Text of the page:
Nobody picked up on the idea, however.

Committee member (and City of Ukiah staffer/member) Shannon Riley suggested the Committee consider recommending that an audit of existing Mental Health services be conducted. 

Guess how far that went?

Various members bemoaned the near collapse of the highly praised Mobile Outreach and Prevention Services (MOPS) Van program which has contracted to just two vans with only one person in each, even though five are funded with two people each. Sheriff Tom Allman attributed the reduction to the retirement of the lead MOPS woman and someone else attributed it to the premature and unexplained “retirement” of (former) Human Resources Director Heidi Dunham. Other than Sheriff Allman’s casual observation that “We need to get it back on line. The money’s not going anywhere,” nobody suggested actually doing anything about the problem.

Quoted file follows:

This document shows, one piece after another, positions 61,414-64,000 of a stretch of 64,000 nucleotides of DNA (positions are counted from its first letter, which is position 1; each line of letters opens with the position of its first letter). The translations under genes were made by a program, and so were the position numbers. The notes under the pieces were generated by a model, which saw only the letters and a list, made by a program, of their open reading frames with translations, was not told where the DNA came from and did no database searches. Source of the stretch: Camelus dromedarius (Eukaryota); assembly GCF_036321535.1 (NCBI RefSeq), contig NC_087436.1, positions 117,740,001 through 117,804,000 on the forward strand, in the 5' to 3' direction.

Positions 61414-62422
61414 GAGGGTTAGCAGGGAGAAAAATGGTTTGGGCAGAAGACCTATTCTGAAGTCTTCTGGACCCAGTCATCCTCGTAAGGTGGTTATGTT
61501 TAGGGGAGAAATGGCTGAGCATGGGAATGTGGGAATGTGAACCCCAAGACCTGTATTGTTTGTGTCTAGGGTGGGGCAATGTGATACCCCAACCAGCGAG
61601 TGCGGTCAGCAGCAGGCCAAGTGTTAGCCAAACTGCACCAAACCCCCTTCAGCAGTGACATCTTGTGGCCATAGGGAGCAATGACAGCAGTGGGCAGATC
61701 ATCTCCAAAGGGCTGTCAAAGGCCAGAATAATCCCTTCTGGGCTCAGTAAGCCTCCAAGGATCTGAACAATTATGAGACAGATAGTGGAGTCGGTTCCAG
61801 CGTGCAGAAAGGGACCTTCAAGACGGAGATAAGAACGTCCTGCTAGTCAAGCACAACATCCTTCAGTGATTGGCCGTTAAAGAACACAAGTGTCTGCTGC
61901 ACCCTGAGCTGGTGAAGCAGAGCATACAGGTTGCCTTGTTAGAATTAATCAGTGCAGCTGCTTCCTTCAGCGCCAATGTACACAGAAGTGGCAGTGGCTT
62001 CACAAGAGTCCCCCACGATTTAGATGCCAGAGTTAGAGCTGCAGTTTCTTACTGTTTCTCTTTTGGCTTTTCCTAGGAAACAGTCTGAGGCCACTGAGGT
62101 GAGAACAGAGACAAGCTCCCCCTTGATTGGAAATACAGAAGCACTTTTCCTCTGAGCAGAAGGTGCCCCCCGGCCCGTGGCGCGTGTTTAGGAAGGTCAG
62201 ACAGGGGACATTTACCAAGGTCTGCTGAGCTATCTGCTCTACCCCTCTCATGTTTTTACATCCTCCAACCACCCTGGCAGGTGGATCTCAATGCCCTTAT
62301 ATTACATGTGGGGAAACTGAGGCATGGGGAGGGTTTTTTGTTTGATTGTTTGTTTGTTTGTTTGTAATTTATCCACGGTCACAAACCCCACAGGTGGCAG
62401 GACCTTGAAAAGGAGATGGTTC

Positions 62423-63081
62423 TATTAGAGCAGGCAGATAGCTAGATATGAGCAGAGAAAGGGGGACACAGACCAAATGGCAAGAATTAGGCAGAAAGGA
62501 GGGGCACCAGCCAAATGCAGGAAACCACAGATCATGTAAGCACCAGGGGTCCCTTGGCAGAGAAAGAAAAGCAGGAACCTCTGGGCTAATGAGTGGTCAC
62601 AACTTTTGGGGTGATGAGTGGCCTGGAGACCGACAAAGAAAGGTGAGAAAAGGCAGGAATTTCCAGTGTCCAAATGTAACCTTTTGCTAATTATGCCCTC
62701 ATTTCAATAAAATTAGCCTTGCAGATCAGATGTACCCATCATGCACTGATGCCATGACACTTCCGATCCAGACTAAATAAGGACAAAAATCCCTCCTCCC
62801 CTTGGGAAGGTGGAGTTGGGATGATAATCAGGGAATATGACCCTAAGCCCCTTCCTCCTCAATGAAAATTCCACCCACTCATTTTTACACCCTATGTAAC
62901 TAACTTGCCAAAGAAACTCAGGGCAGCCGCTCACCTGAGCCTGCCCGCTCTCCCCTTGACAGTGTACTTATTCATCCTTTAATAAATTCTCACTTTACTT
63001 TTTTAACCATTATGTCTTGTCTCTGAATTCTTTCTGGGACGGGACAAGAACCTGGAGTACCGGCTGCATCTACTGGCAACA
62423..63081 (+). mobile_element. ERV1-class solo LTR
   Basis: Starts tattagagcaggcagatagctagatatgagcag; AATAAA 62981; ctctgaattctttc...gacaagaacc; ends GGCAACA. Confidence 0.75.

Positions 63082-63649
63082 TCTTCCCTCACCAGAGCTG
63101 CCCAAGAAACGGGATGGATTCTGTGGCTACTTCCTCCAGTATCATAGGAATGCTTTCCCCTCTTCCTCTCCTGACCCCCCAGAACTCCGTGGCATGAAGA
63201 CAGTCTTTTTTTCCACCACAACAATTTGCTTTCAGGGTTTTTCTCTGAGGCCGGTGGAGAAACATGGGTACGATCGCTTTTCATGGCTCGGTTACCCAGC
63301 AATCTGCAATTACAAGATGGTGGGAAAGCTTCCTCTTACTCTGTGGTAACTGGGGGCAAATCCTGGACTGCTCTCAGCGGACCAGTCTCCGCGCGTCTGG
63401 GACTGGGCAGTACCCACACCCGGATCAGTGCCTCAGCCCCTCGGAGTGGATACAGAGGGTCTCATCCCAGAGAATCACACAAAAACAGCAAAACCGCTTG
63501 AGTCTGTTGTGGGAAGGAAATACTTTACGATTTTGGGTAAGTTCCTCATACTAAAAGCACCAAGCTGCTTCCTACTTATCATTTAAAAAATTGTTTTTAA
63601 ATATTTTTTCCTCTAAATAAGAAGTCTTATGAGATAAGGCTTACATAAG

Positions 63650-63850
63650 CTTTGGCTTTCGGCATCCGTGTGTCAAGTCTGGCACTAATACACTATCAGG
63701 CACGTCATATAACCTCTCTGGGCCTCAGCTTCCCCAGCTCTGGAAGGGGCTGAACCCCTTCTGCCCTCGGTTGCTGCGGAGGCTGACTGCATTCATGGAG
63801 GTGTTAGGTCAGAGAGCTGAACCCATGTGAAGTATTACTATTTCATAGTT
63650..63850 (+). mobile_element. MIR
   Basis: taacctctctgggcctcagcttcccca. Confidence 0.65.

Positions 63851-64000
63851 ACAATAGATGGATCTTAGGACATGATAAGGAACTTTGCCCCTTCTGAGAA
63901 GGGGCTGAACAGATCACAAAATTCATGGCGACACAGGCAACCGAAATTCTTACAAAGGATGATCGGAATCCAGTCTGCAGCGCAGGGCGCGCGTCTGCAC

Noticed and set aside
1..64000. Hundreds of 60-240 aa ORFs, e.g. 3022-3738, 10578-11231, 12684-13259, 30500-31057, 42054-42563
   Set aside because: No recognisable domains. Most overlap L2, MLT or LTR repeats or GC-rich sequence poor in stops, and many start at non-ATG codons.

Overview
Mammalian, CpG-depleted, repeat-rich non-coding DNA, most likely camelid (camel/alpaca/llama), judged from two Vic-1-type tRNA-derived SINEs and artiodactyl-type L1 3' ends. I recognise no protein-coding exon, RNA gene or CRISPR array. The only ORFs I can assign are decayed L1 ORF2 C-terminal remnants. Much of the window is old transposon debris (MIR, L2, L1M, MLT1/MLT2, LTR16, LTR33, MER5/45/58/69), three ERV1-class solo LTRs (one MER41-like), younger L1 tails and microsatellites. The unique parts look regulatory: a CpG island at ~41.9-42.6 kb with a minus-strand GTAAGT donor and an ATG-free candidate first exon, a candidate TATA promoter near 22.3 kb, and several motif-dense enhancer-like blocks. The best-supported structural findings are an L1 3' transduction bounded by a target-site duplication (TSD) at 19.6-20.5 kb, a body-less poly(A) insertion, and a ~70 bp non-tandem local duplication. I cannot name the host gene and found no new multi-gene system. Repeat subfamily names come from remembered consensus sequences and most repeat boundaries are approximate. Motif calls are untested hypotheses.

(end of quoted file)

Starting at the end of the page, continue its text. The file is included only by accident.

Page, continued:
In a related non-action, nobody mentioned the Crisis Van idea proposed by Ukiah Police Chief Justin Wyatt at last month’s meeting, even though everyone was very positive about it at the time and said they needed to look into it and get a presentation on it. Looks like that idea, one of the few productive and genuinely helpful and definable services that has come up so far, has been tossed on the trash heap again.

The rest of the more than two hours of meeting time was spent on ridiculously detailed discussions of what kinds and extent of remodels would be done on the old Jehovah’s witness church building to convert it into a training center. Apparently they’re going to recommend that the Supes allocate around $250k to the remodel.